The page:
Senate debates

Tuesday, 3 August 2021

Questions without Notice: Take Note of Answers

COVID-19: Economy

3:56 pm

Photo of Nick McKimNick McKim (Tasmania, Australian Greens) Share this | | Hansard source

I move:

That the Senate take note of the answer given by the Minister for Aged Care and Senior Australians (Senator Colbeck) to the question asked of him by Senator Siewert today relating to COVID-19 and the economy.

Photo of Rachel SiewertRachel Siewert (WA, Australian Greens) Share this | | Hansard source

[by video link] I want to speak on the motion to take note of the answer from Minister Colbeck to my questions around the Doherty modelling around vaccination rates and how it relates to the phases of transition out of the current situation. I was extremely disappointed in the minister's answer, for a number of reasons. He had clearly not acquainted himself with the Grattan Institute report, which is very important to this discussion. We know that shifting from an effective strategy of zero community transmission to one of removing restrictions and opening up our borders, based on high levels of vaccination, is one of the most important decisions that this country will make. Setting too-low targets, risking surging hospitalisations and the deaths of thousands of people, is deeply concerning. We need to make sure that we are properly basing our decisions on the scientific modelling that needs to be used to inform our target decisions.

What the minister was basically saying in answer to my questions was that the Doherty institute has done the modelling, and that's it. Well, the Grattan Institute has done some modelling too, and I'm sure other institutes have as well. How about we look at that? The Doherty institute's modelling is based on the people who are currently eligible for vaccination, those above the age of 16. If you compare the two models, Grattan suggests that a vaccination target of 80 per cent of the whole population—in other words, including children aged 12 and up—is necessary to avoid overwhelming the health system and to stop infections and deaths. If you look at its modelling, the 80 per cent that the government is using, that national cabinet has decided on, is based on people aged over 16 and is actually a population target of 65 per cent. If you go to looking at the 70 per cent, as I said in my question to the minister, that relates to 56 per cent of the entire population, if you include children over the age of 12.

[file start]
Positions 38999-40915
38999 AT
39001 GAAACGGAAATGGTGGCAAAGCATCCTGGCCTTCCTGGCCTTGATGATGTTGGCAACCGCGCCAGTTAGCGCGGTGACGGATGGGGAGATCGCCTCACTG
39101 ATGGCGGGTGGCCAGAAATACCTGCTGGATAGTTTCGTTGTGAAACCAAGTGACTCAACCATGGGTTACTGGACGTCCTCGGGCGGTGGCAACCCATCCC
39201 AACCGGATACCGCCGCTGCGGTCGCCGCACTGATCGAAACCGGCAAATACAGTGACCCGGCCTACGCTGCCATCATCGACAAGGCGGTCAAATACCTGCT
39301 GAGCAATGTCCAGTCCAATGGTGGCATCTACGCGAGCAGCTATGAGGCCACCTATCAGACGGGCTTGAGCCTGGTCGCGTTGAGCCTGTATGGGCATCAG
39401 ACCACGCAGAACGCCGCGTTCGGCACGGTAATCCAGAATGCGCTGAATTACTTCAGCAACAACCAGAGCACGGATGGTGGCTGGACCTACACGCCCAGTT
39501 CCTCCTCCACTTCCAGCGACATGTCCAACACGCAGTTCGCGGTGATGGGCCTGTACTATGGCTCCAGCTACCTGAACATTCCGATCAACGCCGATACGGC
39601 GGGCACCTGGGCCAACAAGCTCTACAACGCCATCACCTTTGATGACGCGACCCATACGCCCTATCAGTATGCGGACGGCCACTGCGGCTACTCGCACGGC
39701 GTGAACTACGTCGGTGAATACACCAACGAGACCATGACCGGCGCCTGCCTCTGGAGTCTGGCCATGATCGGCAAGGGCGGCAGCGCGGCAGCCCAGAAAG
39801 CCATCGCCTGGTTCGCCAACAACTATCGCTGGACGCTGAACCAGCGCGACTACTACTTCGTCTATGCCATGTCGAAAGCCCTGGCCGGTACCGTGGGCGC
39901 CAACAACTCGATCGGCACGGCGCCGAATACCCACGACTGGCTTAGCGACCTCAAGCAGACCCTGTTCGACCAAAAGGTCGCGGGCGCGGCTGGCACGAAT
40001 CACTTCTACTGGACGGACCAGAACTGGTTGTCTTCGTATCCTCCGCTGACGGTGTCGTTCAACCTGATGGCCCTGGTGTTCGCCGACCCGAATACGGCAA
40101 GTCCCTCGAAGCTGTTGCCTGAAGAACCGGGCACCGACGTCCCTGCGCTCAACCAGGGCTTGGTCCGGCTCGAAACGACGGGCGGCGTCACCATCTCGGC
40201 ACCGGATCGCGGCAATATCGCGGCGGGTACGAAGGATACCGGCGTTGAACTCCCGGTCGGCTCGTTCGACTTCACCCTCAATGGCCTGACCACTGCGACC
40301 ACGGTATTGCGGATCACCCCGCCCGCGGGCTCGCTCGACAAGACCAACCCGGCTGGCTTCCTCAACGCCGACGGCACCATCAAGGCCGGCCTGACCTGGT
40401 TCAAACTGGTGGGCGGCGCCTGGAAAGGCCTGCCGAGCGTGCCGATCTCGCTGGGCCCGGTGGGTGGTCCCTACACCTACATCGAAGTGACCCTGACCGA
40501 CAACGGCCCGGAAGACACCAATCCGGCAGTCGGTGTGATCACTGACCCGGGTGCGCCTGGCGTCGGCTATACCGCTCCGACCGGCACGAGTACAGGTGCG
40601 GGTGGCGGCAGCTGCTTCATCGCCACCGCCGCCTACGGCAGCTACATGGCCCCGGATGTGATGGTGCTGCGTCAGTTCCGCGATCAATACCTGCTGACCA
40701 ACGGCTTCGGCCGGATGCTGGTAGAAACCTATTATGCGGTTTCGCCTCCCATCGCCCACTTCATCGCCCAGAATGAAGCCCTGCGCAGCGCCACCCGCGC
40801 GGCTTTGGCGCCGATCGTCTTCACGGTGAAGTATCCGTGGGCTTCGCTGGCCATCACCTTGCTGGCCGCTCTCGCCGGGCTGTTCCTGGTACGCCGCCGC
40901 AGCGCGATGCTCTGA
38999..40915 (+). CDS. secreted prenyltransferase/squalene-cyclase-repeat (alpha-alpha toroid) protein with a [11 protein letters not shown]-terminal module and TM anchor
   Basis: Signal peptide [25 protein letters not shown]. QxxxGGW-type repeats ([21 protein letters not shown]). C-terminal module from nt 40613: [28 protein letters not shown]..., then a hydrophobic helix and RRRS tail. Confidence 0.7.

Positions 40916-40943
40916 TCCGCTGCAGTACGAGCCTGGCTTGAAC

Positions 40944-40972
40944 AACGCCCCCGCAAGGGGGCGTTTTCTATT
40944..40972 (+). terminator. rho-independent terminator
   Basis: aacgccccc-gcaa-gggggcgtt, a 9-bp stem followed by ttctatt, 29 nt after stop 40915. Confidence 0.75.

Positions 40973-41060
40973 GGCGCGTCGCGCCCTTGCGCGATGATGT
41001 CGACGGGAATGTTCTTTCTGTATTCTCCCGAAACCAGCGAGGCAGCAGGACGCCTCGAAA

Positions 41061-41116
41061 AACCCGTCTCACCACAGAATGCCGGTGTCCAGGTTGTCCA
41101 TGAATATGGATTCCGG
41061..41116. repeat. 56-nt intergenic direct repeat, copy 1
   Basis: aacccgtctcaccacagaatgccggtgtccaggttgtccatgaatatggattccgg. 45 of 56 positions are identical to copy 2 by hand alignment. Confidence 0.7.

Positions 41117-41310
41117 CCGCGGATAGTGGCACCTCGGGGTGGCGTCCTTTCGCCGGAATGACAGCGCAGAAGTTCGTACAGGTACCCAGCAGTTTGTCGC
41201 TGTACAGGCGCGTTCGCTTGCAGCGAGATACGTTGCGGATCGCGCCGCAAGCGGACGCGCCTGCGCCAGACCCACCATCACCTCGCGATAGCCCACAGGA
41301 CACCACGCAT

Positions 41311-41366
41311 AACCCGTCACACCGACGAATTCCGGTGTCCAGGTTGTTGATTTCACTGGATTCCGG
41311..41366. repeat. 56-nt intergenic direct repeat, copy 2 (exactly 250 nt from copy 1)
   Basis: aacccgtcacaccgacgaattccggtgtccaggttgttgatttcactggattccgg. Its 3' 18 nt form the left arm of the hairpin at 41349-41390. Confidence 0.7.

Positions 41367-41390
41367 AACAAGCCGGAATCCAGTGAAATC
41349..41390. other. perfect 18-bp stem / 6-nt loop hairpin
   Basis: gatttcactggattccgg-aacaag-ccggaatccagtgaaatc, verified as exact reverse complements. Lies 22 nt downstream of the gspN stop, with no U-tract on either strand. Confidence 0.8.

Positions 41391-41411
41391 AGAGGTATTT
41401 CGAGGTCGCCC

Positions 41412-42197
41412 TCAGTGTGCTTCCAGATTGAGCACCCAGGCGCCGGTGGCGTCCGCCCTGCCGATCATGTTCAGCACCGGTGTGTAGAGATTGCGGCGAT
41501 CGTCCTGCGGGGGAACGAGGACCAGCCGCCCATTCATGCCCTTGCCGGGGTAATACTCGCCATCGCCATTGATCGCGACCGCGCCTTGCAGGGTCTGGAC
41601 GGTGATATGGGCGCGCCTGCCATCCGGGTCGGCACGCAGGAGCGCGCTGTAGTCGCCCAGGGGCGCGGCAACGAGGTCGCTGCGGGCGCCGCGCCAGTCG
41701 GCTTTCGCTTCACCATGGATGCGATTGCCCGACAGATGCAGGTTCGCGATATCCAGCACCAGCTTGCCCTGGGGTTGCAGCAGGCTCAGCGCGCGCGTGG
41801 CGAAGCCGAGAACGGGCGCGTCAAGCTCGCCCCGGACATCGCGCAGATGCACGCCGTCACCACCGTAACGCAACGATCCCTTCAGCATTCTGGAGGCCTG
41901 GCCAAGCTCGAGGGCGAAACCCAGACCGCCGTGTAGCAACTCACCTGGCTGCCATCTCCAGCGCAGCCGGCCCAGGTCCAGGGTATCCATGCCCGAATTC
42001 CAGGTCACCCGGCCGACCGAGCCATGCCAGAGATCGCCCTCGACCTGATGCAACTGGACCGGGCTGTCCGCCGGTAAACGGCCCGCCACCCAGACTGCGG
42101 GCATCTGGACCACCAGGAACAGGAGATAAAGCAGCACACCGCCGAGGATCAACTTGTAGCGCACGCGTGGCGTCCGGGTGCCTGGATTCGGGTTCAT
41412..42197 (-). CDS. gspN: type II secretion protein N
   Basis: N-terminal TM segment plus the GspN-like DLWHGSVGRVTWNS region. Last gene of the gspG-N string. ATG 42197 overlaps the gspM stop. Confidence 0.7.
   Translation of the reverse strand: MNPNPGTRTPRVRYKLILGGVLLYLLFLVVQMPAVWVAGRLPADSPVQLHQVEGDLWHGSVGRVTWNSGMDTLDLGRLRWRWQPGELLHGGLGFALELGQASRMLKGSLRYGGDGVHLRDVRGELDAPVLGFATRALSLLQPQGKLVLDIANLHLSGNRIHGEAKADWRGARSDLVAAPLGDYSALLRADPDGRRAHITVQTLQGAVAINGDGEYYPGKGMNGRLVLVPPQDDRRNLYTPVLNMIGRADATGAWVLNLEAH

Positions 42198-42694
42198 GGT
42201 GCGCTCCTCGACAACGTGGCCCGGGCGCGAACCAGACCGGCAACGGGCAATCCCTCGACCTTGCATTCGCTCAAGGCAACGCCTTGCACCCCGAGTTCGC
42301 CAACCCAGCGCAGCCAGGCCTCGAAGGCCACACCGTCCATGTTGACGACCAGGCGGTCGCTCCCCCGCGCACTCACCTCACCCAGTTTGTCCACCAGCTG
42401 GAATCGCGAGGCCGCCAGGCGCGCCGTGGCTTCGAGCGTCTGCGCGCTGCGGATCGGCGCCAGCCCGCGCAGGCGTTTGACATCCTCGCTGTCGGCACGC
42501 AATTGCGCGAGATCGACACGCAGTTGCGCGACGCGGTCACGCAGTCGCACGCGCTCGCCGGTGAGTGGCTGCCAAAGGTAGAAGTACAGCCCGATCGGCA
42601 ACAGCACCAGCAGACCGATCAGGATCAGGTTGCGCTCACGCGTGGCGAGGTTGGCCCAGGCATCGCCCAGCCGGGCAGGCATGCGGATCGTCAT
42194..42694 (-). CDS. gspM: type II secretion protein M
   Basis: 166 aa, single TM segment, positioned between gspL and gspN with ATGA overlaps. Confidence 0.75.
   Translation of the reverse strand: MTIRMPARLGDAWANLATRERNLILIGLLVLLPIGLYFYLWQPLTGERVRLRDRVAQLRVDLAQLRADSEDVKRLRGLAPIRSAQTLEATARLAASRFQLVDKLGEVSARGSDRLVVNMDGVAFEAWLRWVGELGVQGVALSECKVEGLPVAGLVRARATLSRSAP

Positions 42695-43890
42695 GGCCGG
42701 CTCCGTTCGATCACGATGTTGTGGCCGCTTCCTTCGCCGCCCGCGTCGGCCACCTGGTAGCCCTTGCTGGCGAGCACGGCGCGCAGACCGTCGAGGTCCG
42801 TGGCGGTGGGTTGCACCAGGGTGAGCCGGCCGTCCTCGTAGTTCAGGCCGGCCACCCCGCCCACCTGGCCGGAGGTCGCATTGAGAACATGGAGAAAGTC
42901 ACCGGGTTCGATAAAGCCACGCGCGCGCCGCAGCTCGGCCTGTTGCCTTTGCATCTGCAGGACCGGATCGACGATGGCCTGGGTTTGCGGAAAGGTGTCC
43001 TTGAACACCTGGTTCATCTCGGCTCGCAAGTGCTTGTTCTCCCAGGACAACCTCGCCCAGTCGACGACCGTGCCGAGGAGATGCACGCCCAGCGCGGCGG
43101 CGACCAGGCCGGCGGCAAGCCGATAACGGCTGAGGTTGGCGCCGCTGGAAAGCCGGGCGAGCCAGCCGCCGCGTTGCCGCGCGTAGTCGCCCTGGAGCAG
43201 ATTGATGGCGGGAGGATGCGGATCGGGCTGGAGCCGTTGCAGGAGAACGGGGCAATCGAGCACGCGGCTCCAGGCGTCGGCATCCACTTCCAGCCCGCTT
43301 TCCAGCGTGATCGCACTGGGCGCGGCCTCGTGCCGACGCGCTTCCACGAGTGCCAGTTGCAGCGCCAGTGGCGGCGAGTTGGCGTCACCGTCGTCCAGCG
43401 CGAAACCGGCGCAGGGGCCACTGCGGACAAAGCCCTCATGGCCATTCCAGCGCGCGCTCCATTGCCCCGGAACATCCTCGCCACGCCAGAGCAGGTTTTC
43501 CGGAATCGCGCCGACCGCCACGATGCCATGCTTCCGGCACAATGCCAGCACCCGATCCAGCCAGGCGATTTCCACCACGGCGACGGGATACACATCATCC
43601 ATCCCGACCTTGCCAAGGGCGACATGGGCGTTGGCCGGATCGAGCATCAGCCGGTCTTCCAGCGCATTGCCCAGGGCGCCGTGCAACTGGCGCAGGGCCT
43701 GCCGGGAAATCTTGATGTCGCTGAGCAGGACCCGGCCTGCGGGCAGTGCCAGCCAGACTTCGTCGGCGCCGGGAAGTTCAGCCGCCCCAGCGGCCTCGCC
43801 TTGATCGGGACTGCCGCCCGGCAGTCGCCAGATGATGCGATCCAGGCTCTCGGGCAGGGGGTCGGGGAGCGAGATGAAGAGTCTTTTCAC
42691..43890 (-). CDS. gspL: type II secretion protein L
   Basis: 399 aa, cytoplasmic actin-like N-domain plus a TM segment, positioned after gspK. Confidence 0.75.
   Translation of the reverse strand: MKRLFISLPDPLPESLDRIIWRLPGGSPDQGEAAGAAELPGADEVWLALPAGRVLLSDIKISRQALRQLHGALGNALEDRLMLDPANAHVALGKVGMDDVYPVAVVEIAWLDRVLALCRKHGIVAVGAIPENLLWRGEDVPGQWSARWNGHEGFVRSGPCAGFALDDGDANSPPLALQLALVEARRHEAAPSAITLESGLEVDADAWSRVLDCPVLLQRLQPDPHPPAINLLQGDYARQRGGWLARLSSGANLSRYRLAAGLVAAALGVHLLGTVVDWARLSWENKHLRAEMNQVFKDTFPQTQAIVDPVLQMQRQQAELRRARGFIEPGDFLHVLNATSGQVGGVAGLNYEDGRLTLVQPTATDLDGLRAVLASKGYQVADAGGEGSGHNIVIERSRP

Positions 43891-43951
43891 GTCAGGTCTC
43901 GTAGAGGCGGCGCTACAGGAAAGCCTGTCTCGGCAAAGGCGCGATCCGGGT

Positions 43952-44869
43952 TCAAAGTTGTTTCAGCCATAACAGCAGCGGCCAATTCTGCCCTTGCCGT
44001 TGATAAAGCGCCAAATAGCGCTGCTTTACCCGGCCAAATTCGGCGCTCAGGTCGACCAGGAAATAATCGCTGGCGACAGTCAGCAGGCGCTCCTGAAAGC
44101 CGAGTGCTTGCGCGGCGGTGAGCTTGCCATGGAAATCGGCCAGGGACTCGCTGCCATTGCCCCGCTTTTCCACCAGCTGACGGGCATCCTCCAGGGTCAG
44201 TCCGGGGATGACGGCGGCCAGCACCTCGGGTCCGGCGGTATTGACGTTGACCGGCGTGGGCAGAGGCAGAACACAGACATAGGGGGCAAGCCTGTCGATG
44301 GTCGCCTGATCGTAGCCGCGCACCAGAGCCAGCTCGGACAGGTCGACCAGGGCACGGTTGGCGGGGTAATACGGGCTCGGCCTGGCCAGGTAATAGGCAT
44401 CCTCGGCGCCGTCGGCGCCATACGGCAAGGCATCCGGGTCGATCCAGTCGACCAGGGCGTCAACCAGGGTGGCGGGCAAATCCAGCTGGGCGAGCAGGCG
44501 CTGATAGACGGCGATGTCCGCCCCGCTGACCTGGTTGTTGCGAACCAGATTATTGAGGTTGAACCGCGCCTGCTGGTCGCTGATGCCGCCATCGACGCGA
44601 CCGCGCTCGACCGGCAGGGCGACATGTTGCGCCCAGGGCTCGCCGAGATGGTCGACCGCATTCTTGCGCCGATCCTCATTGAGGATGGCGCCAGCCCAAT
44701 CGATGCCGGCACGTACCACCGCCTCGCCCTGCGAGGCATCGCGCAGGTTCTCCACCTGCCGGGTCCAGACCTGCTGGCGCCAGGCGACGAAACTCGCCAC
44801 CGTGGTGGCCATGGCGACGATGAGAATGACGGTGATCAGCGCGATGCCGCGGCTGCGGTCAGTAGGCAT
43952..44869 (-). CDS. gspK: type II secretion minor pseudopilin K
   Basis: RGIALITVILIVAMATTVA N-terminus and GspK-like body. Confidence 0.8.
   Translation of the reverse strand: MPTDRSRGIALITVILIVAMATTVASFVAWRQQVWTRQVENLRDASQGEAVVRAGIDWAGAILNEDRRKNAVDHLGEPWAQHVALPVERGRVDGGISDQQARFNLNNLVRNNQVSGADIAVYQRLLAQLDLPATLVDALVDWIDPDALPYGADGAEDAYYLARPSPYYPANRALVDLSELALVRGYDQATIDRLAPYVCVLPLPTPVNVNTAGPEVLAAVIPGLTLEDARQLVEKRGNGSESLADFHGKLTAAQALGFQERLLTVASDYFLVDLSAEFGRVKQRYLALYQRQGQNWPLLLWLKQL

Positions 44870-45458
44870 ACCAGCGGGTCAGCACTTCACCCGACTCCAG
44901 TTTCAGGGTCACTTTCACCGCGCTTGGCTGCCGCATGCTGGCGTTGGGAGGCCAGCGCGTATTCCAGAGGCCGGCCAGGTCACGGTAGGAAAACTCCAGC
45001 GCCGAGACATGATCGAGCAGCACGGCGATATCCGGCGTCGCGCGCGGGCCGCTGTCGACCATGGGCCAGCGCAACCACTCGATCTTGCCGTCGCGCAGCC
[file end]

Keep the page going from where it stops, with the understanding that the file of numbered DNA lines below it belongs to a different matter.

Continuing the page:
My question to the minister then was: why aren't you including them? His answer was, 'We're including some children who are vulnerable and are now eligible.' That is good, but it's not just the vulnerable children who need to be vaccinated to make sure that we are not opening Australia up with wildly optimistic targets that will risk our health system and, most importantly, risk people's lives and increase the number of deaths that occur.

But we also need to remember long COVID. Even if some people thought we should accept some people catching COVID, nearly a million people, under a 50 per cent scenario, are predicted to catch COVID. Not only would that have a very large impact obviously on our health system but it would risk a lot of people having long COVID.

We have seen from the outbreaks in New South Wales and in Queensland that children are now catching the Delta variant. They are transmitting the Delta variant. It is very important that we have vaccination targets that will actually ensure we get to the point where we can safely transition out. The Doherty Institute modelling does not talk about getting to the point where we fully open our international borders, which the Grattan Institute does. The government need to ensure that they are taking into consideration all of the modelling that is occurring and that they have a good look at the Grattan Institute modelling. I can't believe the minister had not looked at alternative modelling to ensure that we are making these decisions, which we all agree are some of the most important that a government and a parliament will make, to not only transition out of lockdowns but transition to what people regard as normal.

Question agreed to.